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Viewpoint Interview with Wajahat Masood: Mullah-military nexus has subverted public opinion

Wajahat Masood

Al-Qaeda, Taliban, jihadis, sectarian groups, and so-called parliamentary Islamic groups have a global agenda and as such are natural allies.

Pakistan’s religious/missionary parties and the Taliban constitute “an archipelago of evil”, says Wajahat Massod. Presently working as Editor Coordination with Lahore-based Urdu-language daily Aaj Kal, Wajahat Massod is a known human rights activist. Previously, he has worked in editorial positions with different publications and has authored a number of books as well as working papers on politics both in Urdu and English. In an interview with Viewpoint, he discusses various aspects of Talibanisation and Islamisation in Pakistan. Read on:

Islamisation in Pakistan is often blamed on General Zia. But can we exonerate Zia’s predecessors? Even Bhutto’s ‘socialist’ PPP claimed: ‘Islam is our religion.’ Your comments?

True that Islamisation in Pakistan is often blamed on General Zia, his coterie and his abettors like Jamaat Islami and motley Islamic outfits. However, the history of conflating Islam with politics goes much deeper than Zia’s military interregnum. The founder of Pakistan, Jinnah, though much appreciated for his inaugural address to the Constituent Assembly of Pakistan wherein he clearly advocated secularism, was not above playing to the gallery when it suited his purpose. More than once, he made public announcements that could clearly be misinterpreted by religious lobby. Whatever hairsplitting we may contrive, the demand for the partition of India was based upon the postulate that “faith can constitute a political community”. When his plans for Kashmir were frustrated in October 1947, he made a public speech in Lahore which dripped religious diction and cheap slogans. His successor Liaqat Ali was the architect of Objectives Resolution, passed on March 12, 1949 in collusion with a rabid mullah named Shabbir Ahmed Usmani. That resolution, now a substantive part of the constitution of Pakistan, is the lynchpin of religious politics in Pakistan. In 1953, Mumtaz Daultana was held responsible for the February Anti Ahmadiyya riots. However, there is evidence that the then Prime Minister Khawaja Nazim ud Din was equally spineless when it came to defy the mullahs. Once Pakistan joined SEATO and CENTO, no government in Pakistan could refrain from playing to the religious pied piper. Ayub Khan was personally a-religious but his dictatorial dispensation and strategic approach necessitated that the mullah lobby be appeased. He restored the religious nomenclature of the state when protested by a handful of mullahs. He dismissed Dr. Fazal ur Rehman as head of the Islamic advisory board because Mullahs disapproved of his enlightened approach. In 1965, Ayub invoked religious overtones during his misadventure against India.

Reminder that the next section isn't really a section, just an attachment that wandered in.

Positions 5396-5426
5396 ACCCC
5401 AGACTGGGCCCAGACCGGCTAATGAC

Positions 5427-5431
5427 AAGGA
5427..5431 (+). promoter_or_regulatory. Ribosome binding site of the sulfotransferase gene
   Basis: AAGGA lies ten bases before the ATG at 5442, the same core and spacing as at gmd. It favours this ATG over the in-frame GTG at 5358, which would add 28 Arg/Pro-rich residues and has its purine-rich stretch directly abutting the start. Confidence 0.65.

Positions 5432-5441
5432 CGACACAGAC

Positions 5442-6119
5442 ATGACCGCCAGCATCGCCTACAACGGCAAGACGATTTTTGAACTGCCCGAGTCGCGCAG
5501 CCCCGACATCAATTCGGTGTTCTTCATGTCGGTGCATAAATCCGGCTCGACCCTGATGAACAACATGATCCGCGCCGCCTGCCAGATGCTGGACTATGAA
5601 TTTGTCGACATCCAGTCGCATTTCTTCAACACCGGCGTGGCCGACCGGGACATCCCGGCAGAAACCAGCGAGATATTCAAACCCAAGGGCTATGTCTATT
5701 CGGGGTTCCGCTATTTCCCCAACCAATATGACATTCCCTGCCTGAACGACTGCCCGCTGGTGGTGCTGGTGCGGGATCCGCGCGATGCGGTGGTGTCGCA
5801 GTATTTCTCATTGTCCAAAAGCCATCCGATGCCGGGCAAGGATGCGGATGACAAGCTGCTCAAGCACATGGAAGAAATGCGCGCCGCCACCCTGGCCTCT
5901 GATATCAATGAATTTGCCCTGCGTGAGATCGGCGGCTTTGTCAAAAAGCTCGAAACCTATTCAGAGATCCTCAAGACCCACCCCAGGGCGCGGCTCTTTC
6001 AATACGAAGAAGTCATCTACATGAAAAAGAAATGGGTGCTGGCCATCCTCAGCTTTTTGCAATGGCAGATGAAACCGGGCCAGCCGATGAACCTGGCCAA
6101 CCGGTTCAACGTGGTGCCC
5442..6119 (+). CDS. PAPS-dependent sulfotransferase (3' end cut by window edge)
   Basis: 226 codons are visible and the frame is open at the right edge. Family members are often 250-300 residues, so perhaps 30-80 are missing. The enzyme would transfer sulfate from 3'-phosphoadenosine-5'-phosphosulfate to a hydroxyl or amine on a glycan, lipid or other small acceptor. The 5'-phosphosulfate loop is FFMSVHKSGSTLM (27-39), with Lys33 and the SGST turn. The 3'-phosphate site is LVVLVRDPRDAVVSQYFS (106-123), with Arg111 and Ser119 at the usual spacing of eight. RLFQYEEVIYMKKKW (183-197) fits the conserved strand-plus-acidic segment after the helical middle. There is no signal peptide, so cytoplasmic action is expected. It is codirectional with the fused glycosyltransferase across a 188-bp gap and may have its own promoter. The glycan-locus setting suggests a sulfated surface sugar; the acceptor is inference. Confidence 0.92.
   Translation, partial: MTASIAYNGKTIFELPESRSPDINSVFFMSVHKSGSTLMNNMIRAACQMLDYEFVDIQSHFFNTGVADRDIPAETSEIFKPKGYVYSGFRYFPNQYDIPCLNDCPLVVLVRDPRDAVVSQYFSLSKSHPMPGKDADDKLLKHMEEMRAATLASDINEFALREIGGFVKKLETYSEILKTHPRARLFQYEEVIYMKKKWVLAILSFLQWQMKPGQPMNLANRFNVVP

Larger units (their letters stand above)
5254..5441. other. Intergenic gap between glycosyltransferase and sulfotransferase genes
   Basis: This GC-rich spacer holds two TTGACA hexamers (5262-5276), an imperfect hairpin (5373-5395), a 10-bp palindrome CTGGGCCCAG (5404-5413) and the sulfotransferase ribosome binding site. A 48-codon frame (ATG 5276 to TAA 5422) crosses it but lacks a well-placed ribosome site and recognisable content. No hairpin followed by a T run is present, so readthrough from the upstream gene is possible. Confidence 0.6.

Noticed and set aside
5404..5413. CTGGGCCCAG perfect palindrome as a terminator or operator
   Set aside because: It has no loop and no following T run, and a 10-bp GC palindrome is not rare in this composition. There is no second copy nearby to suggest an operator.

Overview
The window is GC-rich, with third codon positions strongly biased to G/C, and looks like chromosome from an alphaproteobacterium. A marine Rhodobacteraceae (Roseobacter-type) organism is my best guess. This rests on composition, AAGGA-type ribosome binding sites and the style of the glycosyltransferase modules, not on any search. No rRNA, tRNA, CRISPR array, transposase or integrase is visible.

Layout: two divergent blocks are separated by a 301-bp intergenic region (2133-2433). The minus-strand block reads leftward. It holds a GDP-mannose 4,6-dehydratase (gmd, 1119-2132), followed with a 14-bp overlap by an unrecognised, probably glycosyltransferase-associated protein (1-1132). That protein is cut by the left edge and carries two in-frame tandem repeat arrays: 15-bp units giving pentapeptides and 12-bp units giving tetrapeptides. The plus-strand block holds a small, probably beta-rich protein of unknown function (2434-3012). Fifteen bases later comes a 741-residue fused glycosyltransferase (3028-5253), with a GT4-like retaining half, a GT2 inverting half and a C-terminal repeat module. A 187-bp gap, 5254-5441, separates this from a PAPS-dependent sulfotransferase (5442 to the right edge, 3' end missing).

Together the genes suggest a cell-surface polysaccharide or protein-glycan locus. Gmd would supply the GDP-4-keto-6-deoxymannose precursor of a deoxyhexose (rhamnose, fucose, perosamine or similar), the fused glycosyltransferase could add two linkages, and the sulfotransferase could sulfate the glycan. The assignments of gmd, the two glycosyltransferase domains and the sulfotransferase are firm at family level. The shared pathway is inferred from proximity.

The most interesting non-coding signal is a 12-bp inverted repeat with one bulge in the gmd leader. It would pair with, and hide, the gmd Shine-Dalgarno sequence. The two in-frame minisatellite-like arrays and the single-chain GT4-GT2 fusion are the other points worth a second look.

Yahya Khan, though much maligned for his lecherous personal practices, enjoyed the approval of Jamaat Islami. His information Minister General Sher Ali Khan was the inventor of the fiction named “Ideology of Pakistan”. Religious groups supported Pakistan army in the persecution of democratic forces in East Pakistan. Mian Tufail, then head of Jamaat Islami, sanctioned Yahya Khan’s ill-fated hand-made Constitution in advance and labeled it as Islamic.

Mr. Bhutto, a populist extraordinaire, played religion to the hilt to frustrate democratic forces. “Islam is our Deen” was one of the four points of his political narrative. He convened “Islamic Conference” in Pakistan. He introduced Islamic clauses in the constitution of the country that still rankle the body politic in Pakistan. He declared Ahmadyyia Muslims as non-Muslims through parliament. He enacted prohibition laws. He distorted curricula and media with liberal doses of Islamic lexicon. In fact, he watered Islamization to the point that General Zia only had to reap the fruit. So it is both a simplification and a travesty of history of Pakistan to blame General Zia solely for the religious mess in Pakistani politics that we witness today.

Every Islamist party that matters in Pakistan opposed the creation of Pakistan. Today all such parties present themselves as custodians of the county’s ideological basics. Media, politicians, intellectuals, hardly anybody pinpoints this fact. What explains this national amnesia?